6 Biggest Credit Mistakes to Avoid

Avoiding common credit mistakes can keep money in your pocket, and credit available when you need it most.

A woman in a yellow shirt and gray sweater gets the debit card from her green wallet to pay a bill or make a purchase from her laptop at home

Not understanding credit can cost a lot. And avoiding credit mistakes can keep money in your pocket, and credit available when you need it most. 

These are the biggest credit mistakes, according to the Consumer Financial Protection Bureau, and how to avoid them.


1) Paying just the minimum monthly payment

The “minimum payment due” is almost always less than the “total balance due.” But the balance due is what you actually owe. If you pay only the minimum payment, you’ll be charged interest on the difference. Over time, that can be a lot of money.

Pay the balance due each month, or as much of it as you can. It’s one of the best ways to pay less in interest charges.


2) Paying late

Your credit score determines whether you can get a loan or open a credit card and how much it’ll cost you. Since your on-time payment record is 35% of your credit score, even paying late only once in awhile can wreck your score.

A great way to avoid paying late: setting up automatic payment. If auto payment isn’t available to you, set an electronic reminder on your smartphone, write it on your calendar—whatever it takes to make your brain do what it naturally wants to avoid.

If you can’t avoid paying late, call the lender. You can often work out an arrangement that won’t get reported to the credit agencies.


3) Taking the first offer

For many of us, shopping for a credit card or a loan is like any kind of shopping. We don’t like it, so we take the first offer.

But there’s almost always a better offer out there, if you’re willing to shop around.

The upside? Even a small improvement in credit terms, services, or perks like points can make a big difference in the money you save over time. 


4) Not taking advantage of free credit reports

You get one free credit report every calendar year from each of the three credit reporting agencies. Request yours every year.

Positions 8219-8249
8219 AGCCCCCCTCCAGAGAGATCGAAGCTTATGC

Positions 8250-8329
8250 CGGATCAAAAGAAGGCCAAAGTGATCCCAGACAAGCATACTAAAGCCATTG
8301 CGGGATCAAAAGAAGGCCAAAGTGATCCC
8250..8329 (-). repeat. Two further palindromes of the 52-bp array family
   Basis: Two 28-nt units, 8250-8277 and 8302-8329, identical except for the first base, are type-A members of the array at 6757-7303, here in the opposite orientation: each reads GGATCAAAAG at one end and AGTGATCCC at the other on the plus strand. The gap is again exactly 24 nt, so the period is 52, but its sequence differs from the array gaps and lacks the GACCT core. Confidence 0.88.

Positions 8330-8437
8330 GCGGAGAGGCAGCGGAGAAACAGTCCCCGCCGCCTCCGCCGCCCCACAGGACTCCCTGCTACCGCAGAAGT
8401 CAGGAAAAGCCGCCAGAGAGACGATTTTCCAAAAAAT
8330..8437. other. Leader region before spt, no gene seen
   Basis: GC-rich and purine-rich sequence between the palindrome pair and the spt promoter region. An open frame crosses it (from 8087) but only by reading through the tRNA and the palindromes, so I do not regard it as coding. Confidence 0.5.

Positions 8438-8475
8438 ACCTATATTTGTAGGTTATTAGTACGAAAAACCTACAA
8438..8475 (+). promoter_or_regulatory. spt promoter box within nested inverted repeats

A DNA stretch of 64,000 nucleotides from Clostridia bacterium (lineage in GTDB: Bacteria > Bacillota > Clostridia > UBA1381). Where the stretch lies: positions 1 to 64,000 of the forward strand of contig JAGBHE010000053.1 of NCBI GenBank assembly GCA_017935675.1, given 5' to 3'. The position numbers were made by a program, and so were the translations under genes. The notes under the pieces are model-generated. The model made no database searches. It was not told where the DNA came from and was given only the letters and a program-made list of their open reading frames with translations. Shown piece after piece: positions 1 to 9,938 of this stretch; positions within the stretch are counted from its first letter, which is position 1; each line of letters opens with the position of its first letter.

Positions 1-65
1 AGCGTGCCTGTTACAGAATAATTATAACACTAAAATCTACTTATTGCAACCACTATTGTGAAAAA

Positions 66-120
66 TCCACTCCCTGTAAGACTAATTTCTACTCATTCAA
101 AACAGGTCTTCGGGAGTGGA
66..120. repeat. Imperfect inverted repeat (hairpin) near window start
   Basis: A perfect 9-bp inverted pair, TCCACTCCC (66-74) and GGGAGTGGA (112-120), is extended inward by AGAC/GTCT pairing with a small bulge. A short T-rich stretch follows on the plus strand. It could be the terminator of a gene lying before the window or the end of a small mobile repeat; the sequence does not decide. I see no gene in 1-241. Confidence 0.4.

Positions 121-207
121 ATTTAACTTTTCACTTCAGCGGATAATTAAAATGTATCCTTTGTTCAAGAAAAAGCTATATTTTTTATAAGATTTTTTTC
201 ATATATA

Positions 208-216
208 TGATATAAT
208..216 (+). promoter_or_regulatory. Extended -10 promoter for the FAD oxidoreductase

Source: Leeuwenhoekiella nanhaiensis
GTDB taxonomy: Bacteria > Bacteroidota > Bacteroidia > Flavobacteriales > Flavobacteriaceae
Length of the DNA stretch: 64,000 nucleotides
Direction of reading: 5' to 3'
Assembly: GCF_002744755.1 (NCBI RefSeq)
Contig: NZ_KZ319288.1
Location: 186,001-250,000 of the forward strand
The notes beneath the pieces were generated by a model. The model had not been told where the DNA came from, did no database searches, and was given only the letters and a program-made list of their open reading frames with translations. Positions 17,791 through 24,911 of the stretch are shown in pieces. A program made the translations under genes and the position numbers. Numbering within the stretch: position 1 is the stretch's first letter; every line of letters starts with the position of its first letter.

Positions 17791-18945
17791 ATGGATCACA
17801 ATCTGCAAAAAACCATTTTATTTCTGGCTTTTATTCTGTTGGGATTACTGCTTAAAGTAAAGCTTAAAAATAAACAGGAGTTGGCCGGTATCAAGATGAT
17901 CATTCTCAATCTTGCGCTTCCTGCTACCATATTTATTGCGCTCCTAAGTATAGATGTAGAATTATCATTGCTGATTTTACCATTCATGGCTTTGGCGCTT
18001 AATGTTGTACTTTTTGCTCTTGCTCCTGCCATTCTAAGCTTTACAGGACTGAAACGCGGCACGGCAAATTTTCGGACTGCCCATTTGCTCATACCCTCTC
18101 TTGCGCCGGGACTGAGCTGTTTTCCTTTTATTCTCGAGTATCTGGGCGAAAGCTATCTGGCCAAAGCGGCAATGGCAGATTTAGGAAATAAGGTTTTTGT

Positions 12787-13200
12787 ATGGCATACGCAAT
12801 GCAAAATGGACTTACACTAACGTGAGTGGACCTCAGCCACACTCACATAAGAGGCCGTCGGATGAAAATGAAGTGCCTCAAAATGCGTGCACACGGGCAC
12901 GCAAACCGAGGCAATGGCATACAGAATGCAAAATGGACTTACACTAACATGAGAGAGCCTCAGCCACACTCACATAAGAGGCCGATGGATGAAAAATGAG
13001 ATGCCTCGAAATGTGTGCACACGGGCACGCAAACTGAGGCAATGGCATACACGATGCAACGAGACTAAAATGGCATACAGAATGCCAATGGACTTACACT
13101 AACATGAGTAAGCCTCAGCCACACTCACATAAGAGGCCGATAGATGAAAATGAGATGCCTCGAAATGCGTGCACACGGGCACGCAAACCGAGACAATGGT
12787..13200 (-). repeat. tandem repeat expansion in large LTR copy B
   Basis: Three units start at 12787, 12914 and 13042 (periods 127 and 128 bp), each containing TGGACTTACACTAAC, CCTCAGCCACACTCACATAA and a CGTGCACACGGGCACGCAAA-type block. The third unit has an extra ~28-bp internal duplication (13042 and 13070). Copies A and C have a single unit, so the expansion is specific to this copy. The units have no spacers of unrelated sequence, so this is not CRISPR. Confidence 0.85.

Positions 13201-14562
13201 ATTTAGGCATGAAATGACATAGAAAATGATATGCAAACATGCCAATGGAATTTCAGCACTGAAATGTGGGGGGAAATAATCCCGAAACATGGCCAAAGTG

Your credit reports are used by lenders in deciding to lend you money—credit card companies, banks, mortgage brokers.

Credit reports sometimes have mistakes, which can hurt your score but which you can correct. You can request reports from all three agencies (Equifax, TransUnion, and Experian) online at www.annualcreditreport.com.


5) Check in before you borrow or buy on credit

Before you buy anything on credit, ask yourself:

  • Do you need to buy this now? Can it wait until you have the cash?
  • Can you afford the monthly payments?
  • What are all your borrowing costs, including fees?
  • What annual percentage rate (APR) will you be charged? Can you get a lower APR elsewhere?
  • Will your borrowing costs cut into saving for important life goals?
  • A little reflection can often keep you out of unnecessary debt.


6) Remaining “credit invisible”

If you don’t have a credit record that the credit reporting agencies can score, you may be “credit invisible.” And you may have trouble getting credit when you need it.

If you have never borrowed money or opened an applicable account, you are more likely credit invisible.

Take action now. Follow the steps above and request your free credit reports. If you don’t have a credit score from any of the three agencies, you can start building your credit history by opening a credit card account with a modest balance you can easily pay off.

This article is for informational purposes only and is not intended for use as legal, accounting, tax or professional financial advice by People’s United Bank or any of the bank’s subsidiaries. Always consult your legal, accounting and/or tax advisor to fully understand how information may or may not apply to your personal or business financial situation.

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